Hello, and welcome back. In this module you'll implement a recoverable virtual memory library like the one described in the lightweight recoverable virtual memory paper discussed in lecture. Your system will have an interface similar to the one provided by the coder file system developed at Carnegie Mellon. This is a non trivial exercise. And it forces you to grapple with some of the classic systems programming challenges, in representing data and marshaling it so that it can be written to disk. The harder you work to come up with an elegant solution, the more you will learn and the more you will appreciate systems programming. As usual, the videos are not intended to provide you with all the information you need. Read the instructions carefully, be prepared to look things up on your own, and write some of your own test programs. Let's get started.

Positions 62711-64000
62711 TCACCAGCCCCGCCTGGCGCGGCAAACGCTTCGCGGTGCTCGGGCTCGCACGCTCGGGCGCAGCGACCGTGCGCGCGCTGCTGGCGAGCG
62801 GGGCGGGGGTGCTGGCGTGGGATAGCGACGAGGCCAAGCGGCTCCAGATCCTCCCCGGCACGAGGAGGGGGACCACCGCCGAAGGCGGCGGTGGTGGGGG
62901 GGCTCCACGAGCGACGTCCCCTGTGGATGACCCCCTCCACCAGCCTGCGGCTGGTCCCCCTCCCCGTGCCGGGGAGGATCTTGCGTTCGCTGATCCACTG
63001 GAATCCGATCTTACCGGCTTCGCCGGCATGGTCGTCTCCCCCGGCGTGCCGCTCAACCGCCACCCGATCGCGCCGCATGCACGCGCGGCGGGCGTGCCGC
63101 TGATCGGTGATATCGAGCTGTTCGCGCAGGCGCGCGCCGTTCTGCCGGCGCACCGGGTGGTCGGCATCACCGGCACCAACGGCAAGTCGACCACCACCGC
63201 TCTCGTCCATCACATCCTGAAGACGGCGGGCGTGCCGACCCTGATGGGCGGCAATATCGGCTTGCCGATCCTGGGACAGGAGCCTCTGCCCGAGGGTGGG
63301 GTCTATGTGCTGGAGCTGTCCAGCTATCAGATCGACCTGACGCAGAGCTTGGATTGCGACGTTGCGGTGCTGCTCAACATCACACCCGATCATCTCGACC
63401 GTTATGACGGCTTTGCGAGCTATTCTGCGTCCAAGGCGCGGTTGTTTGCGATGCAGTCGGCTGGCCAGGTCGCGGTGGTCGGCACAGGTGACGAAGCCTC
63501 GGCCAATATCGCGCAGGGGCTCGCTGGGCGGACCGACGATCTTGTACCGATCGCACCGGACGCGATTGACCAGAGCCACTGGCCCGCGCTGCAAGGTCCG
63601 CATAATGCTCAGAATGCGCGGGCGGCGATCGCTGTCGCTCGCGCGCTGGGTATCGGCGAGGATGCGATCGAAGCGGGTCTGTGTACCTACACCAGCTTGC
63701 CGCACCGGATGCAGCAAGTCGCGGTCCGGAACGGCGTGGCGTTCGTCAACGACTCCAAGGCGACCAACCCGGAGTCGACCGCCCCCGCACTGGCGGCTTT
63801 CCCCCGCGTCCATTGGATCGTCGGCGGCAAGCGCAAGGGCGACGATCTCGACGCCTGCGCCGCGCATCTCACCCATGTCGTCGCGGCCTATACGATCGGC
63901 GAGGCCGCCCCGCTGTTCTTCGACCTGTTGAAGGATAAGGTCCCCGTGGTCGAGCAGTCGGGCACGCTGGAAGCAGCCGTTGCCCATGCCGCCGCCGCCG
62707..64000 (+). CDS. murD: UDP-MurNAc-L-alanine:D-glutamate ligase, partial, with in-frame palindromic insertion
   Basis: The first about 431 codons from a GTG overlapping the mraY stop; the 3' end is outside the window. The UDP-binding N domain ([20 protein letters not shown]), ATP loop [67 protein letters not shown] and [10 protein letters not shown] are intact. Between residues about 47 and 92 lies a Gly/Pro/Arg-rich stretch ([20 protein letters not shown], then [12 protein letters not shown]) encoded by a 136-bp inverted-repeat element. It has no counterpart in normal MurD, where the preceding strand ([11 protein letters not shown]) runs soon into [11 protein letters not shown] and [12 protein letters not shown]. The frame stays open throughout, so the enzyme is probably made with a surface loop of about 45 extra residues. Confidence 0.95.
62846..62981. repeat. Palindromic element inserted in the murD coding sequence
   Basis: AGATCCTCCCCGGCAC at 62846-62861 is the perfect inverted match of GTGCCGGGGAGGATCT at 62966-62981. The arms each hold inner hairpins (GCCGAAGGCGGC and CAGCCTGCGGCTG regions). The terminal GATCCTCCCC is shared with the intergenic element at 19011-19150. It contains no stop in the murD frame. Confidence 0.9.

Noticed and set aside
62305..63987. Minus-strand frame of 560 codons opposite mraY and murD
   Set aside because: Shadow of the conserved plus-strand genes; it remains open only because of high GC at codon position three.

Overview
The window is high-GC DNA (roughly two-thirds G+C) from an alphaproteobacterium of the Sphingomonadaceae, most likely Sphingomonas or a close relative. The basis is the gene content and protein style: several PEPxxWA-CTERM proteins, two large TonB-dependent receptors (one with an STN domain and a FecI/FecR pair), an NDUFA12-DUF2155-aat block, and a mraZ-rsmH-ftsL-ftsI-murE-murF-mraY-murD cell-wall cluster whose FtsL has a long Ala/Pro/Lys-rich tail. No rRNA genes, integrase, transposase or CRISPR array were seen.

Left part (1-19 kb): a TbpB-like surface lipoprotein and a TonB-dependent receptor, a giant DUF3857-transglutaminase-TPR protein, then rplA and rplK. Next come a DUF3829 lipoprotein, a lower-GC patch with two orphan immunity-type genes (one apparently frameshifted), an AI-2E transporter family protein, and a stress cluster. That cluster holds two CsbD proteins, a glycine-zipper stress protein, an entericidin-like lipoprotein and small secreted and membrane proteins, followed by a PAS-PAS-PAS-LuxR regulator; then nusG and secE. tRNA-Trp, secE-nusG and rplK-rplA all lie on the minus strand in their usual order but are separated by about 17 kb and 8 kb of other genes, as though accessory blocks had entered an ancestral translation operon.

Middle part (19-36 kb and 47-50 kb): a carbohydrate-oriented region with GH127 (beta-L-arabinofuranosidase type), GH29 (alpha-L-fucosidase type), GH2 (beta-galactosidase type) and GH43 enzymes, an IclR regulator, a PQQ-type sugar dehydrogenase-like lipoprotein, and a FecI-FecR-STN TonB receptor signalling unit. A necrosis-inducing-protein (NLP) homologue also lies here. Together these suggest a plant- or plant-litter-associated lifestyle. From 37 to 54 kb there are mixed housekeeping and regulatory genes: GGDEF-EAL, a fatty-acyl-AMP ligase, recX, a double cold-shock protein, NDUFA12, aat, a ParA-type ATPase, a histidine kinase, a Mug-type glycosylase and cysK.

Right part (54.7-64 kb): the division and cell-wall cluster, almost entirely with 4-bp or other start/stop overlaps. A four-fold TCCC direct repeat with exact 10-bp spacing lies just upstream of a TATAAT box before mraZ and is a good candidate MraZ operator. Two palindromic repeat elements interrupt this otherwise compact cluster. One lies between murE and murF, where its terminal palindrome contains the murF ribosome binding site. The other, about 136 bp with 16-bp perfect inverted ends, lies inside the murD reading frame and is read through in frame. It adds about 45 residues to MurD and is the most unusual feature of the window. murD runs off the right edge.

We'll start off with a brief review of what we mean by Recoverable Virtual Memory and the architecture of the library that we're going to build. I'll start by representing the client's program and the thread of its execution over here. And let's suppose that his program manipulates some data segment, which in our example, we'll just say hello world. Our client wants this data to be durable. That is, if there's a power failure or his program crashes or something like that, the data should persist. That means that his data needs to live on some persistent storage like a disk. So far so good, but our client also wants to be able to manipulate this data as though it lived in memory. And he wants any changes that he makes to the memory to be reflected on the disk. Well, okay. There's a standard solution for this. In Unix Lex systems, it's called mmap. Which maps the storage device to a range of addresses in virtual memory. The problem with mmap for our client however, is that if he starts to make a change, but doesn't quite finish before there's a power failure or his program crashes. Then his persistent storage might end up in an inconsistent state. So maybe he tries to change hello world to hello earth, but as he's writing the third letter, we have some sort of power failure and we end up with hello earld written to persistent storage. And if this is what's written to Persistent Storage then this is what will get read back into memory when he starts up again. This data might be some very critical structure like the iNotes of a file system. And having it in an inconsistent state like this might have disasterous consequences. So instead of using mmap, our library will read the data into memory and then operate through a series of transactions where a sequence of changes gets committed atomically to disk. That is to say either all the changes happen or none of them happen. The client will specify when he wants to start a transaction with a call to the begin transaction procedure. When he wants to change something in memory, he'll make a call to about to modify, and specify the range of memory addresses that he plans on changing. Here he's starting at the sixth byte, and writing earth instead of world. Notice that while a client is in the middle of a transaction, we aren't going to apply the changes that he makes to memory to persistent storage. Instead, we wait until the end of the transaction when the client calls commit. Then we write the changes he made to something called a redo log, which lives on the disk. We can't write the changes directly to the data segment, because that write might be interrupted, creating an inconsistent state. Writing to the redo log is okay, as long as we can tell if the write was interrupted. If we find that it was interrupted, then we just don't apply the change. Assuming that we do finish the write to the log then this is going to have to get applied at some point. This process is called log truncation. It is possible that this will get interrupted, but as long as we don't delete the entry in the redo log, on restart we'll apply it, and put the data segment into a consistent state. Now it is also possible that something will happen in of a transaction that will cause the client to want to forget the transaction entirely, that is to go back to the state the memory was in before the transaction was started. For this purpose we keep an undo log in memory. The client does everything as he had done before calling about to modify to let us know the range of addresses that he plans on changing. And in this procedure we save the current contents of memory to this in memory undo log. That way when the client changes what's in memory, we have the old content preserved. If the client wants to restore the state before the transaction, he calls abort. Then what's in the undo log gets applied back to memory, putting things back in the hello world state. As it was before the transaction started. The result of all of this is quite powerful. A client of our library now has a way to treat permanent storage as if it were in memory. He gets to bash together changes that he is making into transactions so that either all the changes happen or none of them do. And if he finds himself in the middle of a transaction and decides not to go through with it, he can easily get back to the state he was in before the transaction was started.